The newly restyled full-size Chevys, including the Impala models, grew even bigger than they had been before during the 1965 restyle that ushered in the fourth-generation of the car. After four years of growing progressively more boxy, the 1965 models featured more rounded sides. Additionally, curved window glass, and new hood and a brand new front end help further distinguish the model from those that came before it. Sport coupe models of the car received the newly fashionable semi-fastback roofline, and the instrument panel was completely redesigned as well.
For the second year in a row, the Impala SS was its own distinct model rather than an optional upgrade package. Chevy had realized that car-buyers were pining for more and more power in sportier car models, and answered by making a sports version of its full size models. This would prove a good idea as sales of the SS would also reach all-time highs.
Along with the restyle came a few changes under the hood. Among the most notable was mentioned in the above quote from Chevy’s sales literature that announced the introduction of the new 396 CID V8. The engine was introduced mid-way through the production year, and when it was Chevy began the process of phasing out the legendary 409 V8s.
The 396 engine came in two different versions – one producing 325 horsepower and the other rated at 425. The latter equaled the power produced by the previous year’s top performing 409 that was not available for any of the 1965 model year. The two 409 CID V8s that were both single 4-barrel engines producing either 340 or 400 horsepower. There were also two versions of the 327 CID base V8 engines that were rated at either 250 or 300 horsepower.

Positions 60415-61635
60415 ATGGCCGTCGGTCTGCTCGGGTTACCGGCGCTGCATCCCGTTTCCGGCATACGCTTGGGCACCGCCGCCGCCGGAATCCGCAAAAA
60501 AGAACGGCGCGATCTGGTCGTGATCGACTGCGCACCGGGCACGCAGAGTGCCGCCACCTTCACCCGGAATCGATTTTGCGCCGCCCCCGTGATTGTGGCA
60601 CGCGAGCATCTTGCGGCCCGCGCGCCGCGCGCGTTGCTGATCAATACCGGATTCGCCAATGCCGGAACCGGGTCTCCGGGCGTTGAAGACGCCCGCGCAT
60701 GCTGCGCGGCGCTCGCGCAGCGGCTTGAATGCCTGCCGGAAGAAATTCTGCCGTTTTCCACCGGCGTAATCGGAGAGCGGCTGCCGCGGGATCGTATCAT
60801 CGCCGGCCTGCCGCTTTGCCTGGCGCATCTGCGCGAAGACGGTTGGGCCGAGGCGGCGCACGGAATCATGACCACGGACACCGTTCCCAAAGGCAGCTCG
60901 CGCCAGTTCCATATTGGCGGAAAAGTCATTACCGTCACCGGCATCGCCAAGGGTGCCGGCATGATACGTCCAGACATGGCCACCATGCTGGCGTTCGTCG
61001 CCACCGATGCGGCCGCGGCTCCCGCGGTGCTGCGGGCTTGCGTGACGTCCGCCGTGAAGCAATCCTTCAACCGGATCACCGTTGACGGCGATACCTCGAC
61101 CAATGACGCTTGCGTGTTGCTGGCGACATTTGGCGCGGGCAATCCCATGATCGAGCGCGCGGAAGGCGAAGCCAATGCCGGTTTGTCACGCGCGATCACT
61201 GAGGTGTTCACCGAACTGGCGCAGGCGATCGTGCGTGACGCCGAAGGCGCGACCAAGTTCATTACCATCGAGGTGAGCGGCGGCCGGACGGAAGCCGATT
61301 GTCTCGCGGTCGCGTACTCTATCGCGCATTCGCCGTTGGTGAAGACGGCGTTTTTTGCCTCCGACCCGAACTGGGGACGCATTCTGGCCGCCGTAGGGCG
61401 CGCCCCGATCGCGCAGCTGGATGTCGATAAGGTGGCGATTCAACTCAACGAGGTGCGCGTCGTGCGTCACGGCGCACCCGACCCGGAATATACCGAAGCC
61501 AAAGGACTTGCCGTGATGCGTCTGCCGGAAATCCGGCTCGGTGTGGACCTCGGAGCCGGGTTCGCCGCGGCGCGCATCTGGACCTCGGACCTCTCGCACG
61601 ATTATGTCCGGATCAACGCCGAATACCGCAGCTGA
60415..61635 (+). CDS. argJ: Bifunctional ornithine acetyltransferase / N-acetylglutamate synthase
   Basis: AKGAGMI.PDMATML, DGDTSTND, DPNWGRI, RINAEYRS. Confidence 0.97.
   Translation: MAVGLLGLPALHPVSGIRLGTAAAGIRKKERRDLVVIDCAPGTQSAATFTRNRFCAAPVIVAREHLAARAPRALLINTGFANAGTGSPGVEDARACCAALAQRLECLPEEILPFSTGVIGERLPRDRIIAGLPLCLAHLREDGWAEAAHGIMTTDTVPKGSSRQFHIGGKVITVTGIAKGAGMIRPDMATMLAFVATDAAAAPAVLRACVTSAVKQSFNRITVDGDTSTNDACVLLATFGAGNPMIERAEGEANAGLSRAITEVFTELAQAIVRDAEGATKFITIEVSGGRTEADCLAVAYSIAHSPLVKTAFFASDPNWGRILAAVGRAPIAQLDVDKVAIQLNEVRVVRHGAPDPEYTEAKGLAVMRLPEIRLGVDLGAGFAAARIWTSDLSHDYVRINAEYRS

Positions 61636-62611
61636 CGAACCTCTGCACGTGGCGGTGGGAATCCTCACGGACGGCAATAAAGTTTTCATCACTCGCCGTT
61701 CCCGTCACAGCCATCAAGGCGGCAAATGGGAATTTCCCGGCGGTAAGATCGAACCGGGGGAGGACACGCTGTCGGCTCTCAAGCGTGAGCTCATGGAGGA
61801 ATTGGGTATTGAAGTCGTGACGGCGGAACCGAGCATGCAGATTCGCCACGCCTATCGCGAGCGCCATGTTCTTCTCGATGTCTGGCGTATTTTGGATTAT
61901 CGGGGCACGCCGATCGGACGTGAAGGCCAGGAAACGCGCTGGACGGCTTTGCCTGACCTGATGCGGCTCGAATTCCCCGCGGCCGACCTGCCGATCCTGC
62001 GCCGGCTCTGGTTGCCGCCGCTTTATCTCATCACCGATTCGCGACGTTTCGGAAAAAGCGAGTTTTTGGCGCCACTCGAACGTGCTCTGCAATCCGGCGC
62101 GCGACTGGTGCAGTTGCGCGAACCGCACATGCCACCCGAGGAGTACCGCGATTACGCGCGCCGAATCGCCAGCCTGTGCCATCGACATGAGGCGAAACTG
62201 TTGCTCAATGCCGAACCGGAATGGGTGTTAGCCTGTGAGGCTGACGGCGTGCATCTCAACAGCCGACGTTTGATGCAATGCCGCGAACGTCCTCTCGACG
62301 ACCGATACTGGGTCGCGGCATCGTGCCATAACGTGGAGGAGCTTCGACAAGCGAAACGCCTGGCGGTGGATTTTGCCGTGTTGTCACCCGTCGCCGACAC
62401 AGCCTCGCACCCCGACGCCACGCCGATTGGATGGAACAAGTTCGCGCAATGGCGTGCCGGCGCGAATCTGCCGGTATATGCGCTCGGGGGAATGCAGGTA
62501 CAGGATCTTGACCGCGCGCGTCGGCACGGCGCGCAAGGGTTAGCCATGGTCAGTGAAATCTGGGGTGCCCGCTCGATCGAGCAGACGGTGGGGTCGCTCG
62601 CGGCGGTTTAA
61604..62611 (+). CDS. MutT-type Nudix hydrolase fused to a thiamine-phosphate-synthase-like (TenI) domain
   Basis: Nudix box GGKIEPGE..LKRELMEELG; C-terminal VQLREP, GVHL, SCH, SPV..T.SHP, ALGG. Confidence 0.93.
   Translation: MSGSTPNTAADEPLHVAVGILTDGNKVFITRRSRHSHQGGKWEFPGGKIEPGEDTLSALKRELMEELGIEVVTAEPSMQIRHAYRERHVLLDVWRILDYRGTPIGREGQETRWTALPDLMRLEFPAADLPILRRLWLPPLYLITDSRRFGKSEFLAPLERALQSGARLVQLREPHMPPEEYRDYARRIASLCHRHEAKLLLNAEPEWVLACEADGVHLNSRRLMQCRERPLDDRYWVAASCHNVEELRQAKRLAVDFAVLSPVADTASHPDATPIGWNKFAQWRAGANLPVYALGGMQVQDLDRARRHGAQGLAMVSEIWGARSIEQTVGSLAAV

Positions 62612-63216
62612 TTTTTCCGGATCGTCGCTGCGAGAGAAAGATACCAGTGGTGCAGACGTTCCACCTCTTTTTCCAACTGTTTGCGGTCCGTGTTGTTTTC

Impalas (including the Super Sport models, surprisingly) were also available with six-cylinder engines, though relatively few customers chose this option. Those that did got a new 250 CID engine, replacing the 230 CID motor used as the base the year before.
As mentioned before, 1965 Impala production hit an all-time high not seen before or since in the auto industry. Around 1,046,500 Impalas were produced throughout the model year. The cars had a base price of $2,672, which was less expensive than it had been the previous year.
The new Caprice Custom Sedan package could be added to the Sport Sedan for an additional cost of around $200. The package provided a black out grille, vinyl top and an extensively redone luxury interior. The option would prove so popular that the Caprice would become its own series in 1966.
1965 Impala SS
Relative to the previous year models, the new Impala SS differed little from the regular Impala models. The package did include a unique instrument panel and center console between its unique bucket seats. Of the total Impala production, 243,114 were SS models.
In terms of sales, there obviously wasn’t much competition to the Impala in 1965. However, the sales high reached in the year would drop tremendously in the years to come, particularly for the sporty SS models. Though the Impala SS had basically created the muscle car back in 1961, by the mid-60s drivers were wanting the same powerful engines in smaller and lighter cars. As those cars (including the Chevy Chevelle) took off at the end of the 1960s, Impala SS production would decline drastically.
|V8||283ci||1x2bbl||195 hp @ 4800 rpm||285 lb-ft @ 2400 rpm|
|L74||327ci||1x4bbl||300 hp @ 5000 rpm||360 lb-ft @ 3200 rpm|
|L30||327ci||1x4bbl||250 hp @ 4400 rpm||350 lb-ft @ 2800 rpm|
|L78||396ci||1x4bbl||425 hp @ 6400 rpm||415 lb-ft @ 4000 rpm|
|L35||396ci||1x4bbl||325 hp @ 4800 rpm||410 lb-ft @ 3200 rpm|
|L31||409ci||1x4bbl||400 hp @ 5800 rpm||425 lb-ft @ 3600 rpm|
|L33||409ci||1x4bbl||340 hp @ 5000 rpm||430 lb-ft @ 3200 rpm|
|0 to 60 mph||Quarter Mile||Engine||Source|
|7.0 sec||15.8 sec||Estimate|